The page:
Ginger Tangedal scanned her bedroom at her sister’s Las Vegas home. Hair, everywhere.
“My dog shouldn’t be losing so much fur,” she remembered thinking. It was Nov. 1, 2015.
She ran her fingers through her hair. Clumps fell into her hand.
The hair wasn’t from a shedding pup, but the chemotherapy rendering her bald.
The two-time ovarian cancer sufferer, affectionately known as GG, or Virginia on paper, had cut hair professionally for 51 years. Now, she was losing her own adornment once again.
That memory didn’t keep Tangedal, now 71, from smiling as she recently watched Tina Rice, the lead in the Las Vegas production of “Wit,” voluntarily lose her hair in preparation for her role as an ovarian cancer patient.
The Pulitzer Prize-winning play, a one-act piece written by Margaret Edson in the ’90s, tells the story of 50-year-old university scholar Vivian Bearing as she reflects on her life during eight rounds of an experimental chemotherapy.
Ann-Marie Pereth, co-director of A Public Fit Theatre Company’s production, wanted the real-life experience of someone who has fought ovarian cancer. She contacted the Women’s Cancer Center of Nevada, through which she met Tangedal in June.
On that recent Sunday, Tangedal sat in the cozy audience space of a warehouse-turned-theater watching the backstage crew test the lights.
“Virginia is a spitfire,” Pereth said. “She’s got red hair, she is so full of life. We just hit it off.”
The cancer was back
Like Bearing, Tangedal has been on a trying journey with cancer.
She was diagnosed with stage 3 ovarian cancer in 2014 after bloating, fatigue and palpable lumps in her lower abdomen led her to seek care from a gynecologist.
Since then, Tangedal has undergone 52 chemotherapy treatments of the ovarian cancer “gold standard,” carboplatin and paclitaxel, and experimental operations, including one in which doctors laid Tangedal across a bed of ice and sliced her abdomen open to pump chemicals in and out of her body.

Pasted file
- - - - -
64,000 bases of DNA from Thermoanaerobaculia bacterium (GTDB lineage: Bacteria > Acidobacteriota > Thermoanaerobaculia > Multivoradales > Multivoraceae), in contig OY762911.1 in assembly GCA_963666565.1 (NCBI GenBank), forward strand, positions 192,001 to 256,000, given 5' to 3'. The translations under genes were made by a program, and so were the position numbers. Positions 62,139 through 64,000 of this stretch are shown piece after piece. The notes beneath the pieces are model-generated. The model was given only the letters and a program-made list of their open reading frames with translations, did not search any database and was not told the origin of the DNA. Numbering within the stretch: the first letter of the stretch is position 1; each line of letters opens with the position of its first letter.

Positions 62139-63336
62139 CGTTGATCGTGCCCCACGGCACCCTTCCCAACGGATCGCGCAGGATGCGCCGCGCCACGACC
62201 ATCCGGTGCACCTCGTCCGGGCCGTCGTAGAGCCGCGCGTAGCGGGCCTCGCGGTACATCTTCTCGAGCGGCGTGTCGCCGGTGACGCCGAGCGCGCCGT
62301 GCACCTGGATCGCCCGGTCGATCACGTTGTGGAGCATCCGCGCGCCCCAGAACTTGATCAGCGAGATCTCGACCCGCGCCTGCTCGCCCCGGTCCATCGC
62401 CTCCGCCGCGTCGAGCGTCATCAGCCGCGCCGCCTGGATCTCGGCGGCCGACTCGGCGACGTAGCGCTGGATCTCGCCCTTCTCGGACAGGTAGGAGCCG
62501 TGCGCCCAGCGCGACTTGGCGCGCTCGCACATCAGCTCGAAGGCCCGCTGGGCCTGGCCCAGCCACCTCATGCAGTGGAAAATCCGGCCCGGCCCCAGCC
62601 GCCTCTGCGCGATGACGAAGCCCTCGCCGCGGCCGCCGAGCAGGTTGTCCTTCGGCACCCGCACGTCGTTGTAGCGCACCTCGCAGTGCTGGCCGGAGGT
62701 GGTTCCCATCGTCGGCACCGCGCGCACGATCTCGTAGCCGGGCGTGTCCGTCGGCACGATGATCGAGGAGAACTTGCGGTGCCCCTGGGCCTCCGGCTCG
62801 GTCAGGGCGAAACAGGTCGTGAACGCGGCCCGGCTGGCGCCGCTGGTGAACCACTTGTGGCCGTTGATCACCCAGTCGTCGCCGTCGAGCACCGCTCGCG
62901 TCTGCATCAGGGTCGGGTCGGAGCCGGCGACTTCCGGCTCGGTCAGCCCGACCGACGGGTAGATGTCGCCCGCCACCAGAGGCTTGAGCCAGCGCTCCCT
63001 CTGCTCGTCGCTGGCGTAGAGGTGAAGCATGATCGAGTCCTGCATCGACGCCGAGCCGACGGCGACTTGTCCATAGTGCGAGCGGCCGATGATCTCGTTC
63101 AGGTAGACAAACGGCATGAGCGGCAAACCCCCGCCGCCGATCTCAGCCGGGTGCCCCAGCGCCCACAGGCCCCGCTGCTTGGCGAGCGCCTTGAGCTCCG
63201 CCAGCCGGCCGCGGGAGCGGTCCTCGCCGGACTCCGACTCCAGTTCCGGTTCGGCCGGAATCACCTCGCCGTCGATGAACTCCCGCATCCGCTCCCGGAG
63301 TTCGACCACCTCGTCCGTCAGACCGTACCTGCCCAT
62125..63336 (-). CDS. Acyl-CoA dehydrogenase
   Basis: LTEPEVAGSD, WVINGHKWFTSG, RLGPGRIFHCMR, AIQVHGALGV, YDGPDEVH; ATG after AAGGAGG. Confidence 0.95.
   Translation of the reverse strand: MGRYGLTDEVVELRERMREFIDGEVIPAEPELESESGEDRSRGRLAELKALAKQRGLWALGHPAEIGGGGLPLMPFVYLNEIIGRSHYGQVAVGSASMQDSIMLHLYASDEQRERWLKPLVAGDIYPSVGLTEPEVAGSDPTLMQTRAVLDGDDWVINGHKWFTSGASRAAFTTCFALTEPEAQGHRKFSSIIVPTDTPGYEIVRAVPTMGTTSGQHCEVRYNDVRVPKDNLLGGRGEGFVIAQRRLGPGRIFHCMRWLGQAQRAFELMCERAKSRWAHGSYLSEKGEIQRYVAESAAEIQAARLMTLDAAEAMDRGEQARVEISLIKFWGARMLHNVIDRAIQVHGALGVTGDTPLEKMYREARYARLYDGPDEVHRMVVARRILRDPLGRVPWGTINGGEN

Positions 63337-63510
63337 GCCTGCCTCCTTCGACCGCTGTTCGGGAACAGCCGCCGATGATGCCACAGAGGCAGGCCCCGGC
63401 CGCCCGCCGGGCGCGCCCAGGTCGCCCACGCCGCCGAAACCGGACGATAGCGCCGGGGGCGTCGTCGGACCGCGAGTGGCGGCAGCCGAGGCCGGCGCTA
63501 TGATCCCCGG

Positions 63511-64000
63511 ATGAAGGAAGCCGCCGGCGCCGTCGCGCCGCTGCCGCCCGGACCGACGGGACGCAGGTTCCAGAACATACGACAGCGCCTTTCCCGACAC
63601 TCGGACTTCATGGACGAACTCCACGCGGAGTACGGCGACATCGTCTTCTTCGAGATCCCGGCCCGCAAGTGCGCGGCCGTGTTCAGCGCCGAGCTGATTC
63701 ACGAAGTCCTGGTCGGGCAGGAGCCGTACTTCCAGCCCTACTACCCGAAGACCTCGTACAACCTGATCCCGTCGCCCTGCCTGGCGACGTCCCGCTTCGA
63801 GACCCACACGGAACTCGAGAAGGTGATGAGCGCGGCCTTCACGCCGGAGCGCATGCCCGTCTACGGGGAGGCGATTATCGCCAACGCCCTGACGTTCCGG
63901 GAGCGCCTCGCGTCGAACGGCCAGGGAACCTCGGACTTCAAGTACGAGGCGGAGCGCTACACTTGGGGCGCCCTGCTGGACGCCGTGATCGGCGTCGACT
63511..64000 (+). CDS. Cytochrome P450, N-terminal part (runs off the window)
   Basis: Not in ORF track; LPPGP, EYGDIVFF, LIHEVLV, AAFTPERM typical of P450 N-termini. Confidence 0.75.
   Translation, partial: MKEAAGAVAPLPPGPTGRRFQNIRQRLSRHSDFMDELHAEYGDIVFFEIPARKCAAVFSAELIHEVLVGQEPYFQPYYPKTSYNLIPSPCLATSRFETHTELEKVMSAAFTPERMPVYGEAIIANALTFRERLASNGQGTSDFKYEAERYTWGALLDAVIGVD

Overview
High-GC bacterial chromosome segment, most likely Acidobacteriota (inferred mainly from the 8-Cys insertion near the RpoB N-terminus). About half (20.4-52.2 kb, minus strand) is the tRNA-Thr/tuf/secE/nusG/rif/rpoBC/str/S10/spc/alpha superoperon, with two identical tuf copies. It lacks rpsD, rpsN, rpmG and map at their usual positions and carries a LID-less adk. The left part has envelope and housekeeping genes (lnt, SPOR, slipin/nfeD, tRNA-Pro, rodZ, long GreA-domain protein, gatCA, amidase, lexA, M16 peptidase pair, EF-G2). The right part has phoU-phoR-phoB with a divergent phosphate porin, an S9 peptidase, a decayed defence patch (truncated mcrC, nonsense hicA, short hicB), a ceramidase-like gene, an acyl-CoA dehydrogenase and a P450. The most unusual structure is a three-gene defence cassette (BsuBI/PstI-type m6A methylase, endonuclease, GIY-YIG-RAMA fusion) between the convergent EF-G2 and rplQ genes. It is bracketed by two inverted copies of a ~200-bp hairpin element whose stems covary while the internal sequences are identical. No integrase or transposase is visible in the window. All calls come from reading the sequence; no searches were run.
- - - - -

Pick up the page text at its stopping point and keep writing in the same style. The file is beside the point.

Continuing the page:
The doctors were aggressive. They removed five masses, a portion of her colon that left her with a permanent colostomy, her spleen, some lymph nodes. Then, they moved on to chemotherapy.
Tangedal moved to her sister’s home in Las Vegas from California on Halloween in 2015, at the onset of a 10 month relationship with remission. She thought she’d beat it.
Her toughest day as a cancer sufferer, she said, wasn’t the first — or second — time she lost her hair, or the day treatment sent her into anaphylactic shock.
It was the day the doctor called and said the cancer was back.
“That is the day that it hit me: ‘This is probably going to kill me,’ ” Tangedal said, tearing up at the thought. “But until then, I really believed that we had it.”
Leaving a legacy
Cancer cells dot the inside of her abdomen, like scattered M&M candies. They sit on her liver’s lining. So far, they haven’t penetrated the organ, or spread to her lungs or other parts of her body.
Despite Ginger’s grim prognosis, she’s hopeful that a new drug called Zejula — a birthday gift, Tangedal says, as its FDA approval came one day after her 71st birthday — will send her into remission long enough for another cancer-killing discovery to emerge.
That’s “the nature of this ugly beast,” said Barbara Caldwell, her nurse, and director of chemotherapy at Women’s Cancer Center.
But Tangedal hasn’t stopped living life to its fullest.
‘You just live’